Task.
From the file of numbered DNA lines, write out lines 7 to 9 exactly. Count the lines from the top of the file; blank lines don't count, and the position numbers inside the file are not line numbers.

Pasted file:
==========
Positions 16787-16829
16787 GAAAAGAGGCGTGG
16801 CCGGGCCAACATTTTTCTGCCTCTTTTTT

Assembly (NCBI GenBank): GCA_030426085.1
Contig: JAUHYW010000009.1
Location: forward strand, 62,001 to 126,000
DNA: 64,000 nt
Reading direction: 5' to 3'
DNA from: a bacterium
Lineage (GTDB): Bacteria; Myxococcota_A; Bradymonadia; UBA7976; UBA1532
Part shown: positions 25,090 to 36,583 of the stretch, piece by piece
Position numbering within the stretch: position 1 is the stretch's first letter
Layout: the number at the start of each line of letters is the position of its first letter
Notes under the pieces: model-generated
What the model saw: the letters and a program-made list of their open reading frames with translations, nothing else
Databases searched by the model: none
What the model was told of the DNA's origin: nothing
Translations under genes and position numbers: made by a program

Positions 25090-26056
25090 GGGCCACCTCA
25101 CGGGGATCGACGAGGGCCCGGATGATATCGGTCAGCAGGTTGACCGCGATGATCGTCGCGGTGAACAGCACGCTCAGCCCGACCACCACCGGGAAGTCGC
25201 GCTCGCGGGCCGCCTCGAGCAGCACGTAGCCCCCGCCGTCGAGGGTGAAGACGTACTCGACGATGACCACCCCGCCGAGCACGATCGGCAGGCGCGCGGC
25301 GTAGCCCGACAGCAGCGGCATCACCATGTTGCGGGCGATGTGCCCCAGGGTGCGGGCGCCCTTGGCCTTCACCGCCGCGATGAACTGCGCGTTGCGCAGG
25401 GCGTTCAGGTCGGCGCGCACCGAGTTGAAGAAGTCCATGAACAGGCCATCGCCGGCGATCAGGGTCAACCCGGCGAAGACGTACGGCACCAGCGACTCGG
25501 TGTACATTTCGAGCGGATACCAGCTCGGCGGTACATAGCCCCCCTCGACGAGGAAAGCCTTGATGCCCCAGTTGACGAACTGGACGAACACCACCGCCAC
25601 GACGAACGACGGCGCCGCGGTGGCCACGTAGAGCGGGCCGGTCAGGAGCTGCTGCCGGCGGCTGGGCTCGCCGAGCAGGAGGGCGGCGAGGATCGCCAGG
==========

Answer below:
DNA: 64,000 nt
Reading direction: 5' to 3'
DNA from: a bacterium